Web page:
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True Terror With Robert Englund S01 E01 Main

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ROBERT ENGLUND INTERVIEW

Interview conducted by Stuart D. Monroe

When it comes to good old-fashioned American horror, you have your pick of murderers and madmen. You can flee in pants-wetting terror from the silent doom of Jason Vorhees or Michael Myers. You can dare to invoke the name (and the wrath) of the Candyman. You can fight your way through a horde of the flesh-eating undead. Perhaps you’ll play a game with Jigsaw that you’re sure to lose. Maybe you’ll even battle Pazuzu for your very soul…

For my money, however, there’s one nightmare that symbolizes the ethos of the stars and stripes better than any other: Freddy Kreuger. He’s THE homegrown horror icon recognized the world over. Sinister, charismatic, and purely evil (with a wonderfully warped sense of humor for good measure), Freddy is America’s boogeyman.

The man who wears the gloves and bears the burns is Robert Englund. He’s a classically trained actor of criminally underappreciated skill with numerous TV and stage credits to go with his extensive filmography. His signature voice and the rhythm of his speech are unmistakable, and it was only a matter of time before someone got wise and decided to seek him out for a job as a TV host. It’s the perfect fit for an American icon and horror’s elder statesman.

True Terror with Robert Englund airs on Wednesdays at 10/9c on the Travel Channel. Robert Englund ditches the glove and sweater (though he’s still exceedingly creepy and oddly inviting) to guide you through tales of horror and the unexplained pulled from the newspapers of previous centuries. If you were the kid who held your breath during Unsolved Mysteries waiting for the “Unexplained” segment (like me), then True Terror with Robert Englund is (if you’ll pardon the in-joke) your nightmare come true.

I had the unbelievable privilege of speaking with him for Horror DNA prior to the show’s premiere, so sit back and enjoy Robert’s look at show and the nature of fear itself. This time you won’t have to worry about falling asleep!

Unknown Speaker: Hello, everyone. Thank you so much for joining the press conference to promote True Terror with Robert Englund. The show premieres next Wednesday at 10/9 central on Travel Channel. We are delighted today to share this call with the master of macabre himself, Robert Englund, who will lead us on a nightmarish journey through horrors in this new series. Robert, welcome to the call.

Robert Englund: You’re all my children now.

Unknown Speaker: So, to get us rolling here, Robert, can you please let us know what True Terror is in your own words? And maybe explain to us what drew you to this project.

Robert Englund in A Nightmare on Elm StreetRobert Englund: Yeah. Well, I look at True Terror as a kind of formula comfort food from the dark side. It’s sort of equal parts Rod Serling Twilight Zone with some of the aspects of that great Robert Stack series, Unsolved Mysteries, and then just a dash of Dateline. I think it sort of has the – I like the comfort food aspect that it has this structure and this formula that we recap, and we have the three segments per episode. And it’s something you can tune into and learn something dark from the sort of underbelly of the American psyche.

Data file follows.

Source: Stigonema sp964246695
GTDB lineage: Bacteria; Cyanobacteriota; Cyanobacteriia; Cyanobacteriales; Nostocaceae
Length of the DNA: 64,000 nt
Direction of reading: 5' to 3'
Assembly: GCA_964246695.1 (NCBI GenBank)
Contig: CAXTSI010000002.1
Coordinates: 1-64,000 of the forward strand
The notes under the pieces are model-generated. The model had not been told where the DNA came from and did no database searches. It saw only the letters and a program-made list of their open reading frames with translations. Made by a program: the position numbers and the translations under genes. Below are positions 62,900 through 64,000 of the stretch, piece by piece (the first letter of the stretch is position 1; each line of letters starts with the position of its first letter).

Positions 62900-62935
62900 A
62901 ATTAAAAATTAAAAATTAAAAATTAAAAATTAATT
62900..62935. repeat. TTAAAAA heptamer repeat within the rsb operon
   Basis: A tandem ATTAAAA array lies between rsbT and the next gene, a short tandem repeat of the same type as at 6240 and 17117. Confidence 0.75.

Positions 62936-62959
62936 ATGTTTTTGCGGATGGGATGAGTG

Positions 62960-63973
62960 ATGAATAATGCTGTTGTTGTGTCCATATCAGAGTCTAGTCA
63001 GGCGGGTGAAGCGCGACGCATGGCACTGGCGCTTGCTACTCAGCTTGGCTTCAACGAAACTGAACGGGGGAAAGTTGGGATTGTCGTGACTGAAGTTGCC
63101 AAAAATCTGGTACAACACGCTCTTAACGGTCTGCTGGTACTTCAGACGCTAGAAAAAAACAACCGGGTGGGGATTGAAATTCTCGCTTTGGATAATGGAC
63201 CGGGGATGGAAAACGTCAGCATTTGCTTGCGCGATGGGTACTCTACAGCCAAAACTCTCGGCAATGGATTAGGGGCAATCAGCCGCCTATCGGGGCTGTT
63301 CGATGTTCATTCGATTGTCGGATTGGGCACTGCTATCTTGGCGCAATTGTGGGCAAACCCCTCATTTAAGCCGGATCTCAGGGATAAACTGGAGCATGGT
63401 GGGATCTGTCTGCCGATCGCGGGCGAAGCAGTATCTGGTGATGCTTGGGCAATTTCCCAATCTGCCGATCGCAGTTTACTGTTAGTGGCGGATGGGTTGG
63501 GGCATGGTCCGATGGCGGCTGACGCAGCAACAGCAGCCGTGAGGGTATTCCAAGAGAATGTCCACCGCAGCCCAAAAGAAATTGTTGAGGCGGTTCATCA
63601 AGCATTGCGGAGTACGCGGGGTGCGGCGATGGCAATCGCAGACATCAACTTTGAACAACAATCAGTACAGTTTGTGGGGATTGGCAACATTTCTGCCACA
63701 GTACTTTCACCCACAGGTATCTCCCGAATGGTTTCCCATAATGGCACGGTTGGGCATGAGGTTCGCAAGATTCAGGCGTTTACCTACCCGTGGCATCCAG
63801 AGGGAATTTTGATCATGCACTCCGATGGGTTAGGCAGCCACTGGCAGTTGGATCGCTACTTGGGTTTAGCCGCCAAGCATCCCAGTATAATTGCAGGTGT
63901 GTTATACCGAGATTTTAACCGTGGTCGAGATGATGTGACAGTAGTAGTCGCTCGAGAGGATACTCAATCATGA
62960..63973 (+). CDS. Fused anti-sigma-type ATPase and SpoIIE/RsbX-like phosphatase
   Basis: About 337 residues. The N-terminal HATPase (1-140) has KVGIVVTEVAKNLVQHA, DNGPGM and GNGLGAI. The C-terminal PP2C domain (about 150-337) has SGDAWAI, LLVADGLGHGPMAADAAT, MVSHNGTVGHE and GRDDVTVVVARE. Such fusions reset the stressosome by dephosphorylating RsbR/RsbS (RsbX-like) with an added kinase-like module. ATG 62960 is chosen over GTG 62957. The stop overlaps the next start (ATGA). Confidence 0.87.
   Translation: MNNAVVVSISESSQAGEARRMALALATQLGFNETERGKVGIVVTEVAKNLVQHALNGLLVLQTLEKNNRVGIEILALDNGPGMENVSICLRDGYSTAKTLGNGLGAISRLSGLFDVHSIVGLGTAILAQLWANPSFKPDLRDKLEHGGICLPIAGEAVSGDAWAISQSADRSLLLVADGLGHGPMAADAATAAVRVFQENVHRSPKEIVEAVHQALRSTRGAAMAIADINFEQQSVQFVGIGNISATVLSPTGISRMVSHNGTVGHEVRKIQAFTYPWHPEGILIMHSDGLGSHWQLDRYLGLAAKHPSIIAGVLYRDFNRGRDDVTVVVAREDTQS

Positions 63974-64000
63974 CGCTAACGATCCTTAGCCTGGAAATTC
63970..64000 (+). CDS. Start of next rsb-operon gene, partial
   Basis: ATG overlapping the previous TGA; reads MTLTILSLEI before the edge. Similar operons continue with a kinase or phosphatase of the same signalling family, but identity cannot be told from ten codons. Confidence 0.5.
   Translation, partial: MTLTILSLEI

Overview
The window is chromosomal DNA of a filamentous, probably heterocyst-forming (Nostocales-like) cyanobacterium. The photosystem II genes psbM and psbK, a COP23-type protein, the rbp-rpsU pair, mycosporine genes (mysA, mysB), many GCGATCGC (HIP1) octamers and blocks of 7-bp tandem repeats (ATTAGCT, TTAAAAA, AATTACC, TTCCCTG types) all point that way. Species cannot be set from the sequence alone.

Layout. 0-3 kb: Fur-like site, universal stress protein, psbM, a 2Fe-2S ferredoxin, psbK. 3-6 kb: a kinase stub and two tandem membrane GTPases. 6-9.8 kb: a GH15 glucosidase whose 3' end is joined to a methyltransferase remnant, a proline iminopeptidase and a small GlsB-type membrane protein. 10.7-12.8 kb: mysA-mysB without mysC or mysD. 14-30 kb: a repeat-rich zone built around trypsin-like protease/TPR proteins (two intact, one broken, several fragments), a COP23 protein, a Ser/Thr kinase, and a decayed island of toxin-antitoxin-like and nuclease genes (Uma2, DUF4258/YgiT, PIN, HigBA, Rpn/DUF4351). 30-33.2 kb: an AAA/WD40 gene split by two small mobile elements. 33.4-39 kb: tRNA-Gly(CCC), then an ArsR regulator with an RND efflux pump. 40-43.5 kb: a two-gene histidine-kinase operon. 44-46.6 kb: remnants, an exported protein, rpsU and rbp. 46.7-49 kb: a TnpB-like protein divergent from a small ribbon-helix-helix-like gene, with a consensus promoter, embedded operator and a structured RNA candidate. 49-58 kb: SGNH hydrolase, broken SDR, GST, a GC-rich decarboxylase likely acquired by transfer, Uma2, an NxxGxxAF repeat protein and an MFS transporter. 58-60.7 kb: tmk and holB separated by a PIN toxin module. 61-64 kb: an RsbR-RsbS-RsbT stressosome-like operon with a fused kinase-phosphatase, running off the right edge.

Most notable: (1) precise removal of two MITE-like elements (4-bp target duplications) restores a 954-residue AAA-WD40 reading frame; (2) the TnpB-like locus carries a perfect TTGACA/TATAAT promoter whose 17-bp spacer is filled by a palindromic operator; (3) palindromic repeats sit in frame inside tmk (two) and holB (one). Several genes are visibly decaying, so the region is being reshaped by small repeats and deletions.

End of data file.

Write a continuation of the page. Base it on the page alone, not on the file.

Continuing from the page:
But, all of the stories began as journalism. They began as newspaper articles. And that’s what I think distinguishes it from two guys in a Louisiana swamp seeing a UFO. I think, for me, what drew me to it, I would say, is the challenge of being an on host camera personalist or an aspect of my personality, of Robert Englund, with all the baggage that I bring from horror movies and then blending that into the narration, which I’m also responsible for and trying to find at what point to make it conversational to the viewer and at what point to make it a little theatrical perhaps.

Unknown Speaker: Awesome.

Waylon Jordan: First of all, it’s a great series, really entertaining. I was wondering if there were any stories or episodes that were particularly intriguing or compelling to you.

Robert Englund: Well, I – the one that I didn’t realize – and, again, this is the underbelly of the American psyche. But, I knew that there had been a yellow fever and that there had been a smallpox epidemic and the influenza epidemic in America. But, in the New Orleans case, which I believe was smallpox, I had no idea that there was some scam between coroners and the guys that drove the charity wagons to the cemetery, coffin makers, and the last buck getting – the last buck stopping with the gravedigger. That, in fact people were literally being buried alive for profit. And this is as recently as late last century. So, stuff like that, I’d been telling people, we all have things in American history or dark interesting; serial killer stories that kind of go over our head or astounding facts of nature that we’ve missed somehow. We’ve been preoccupied with something else.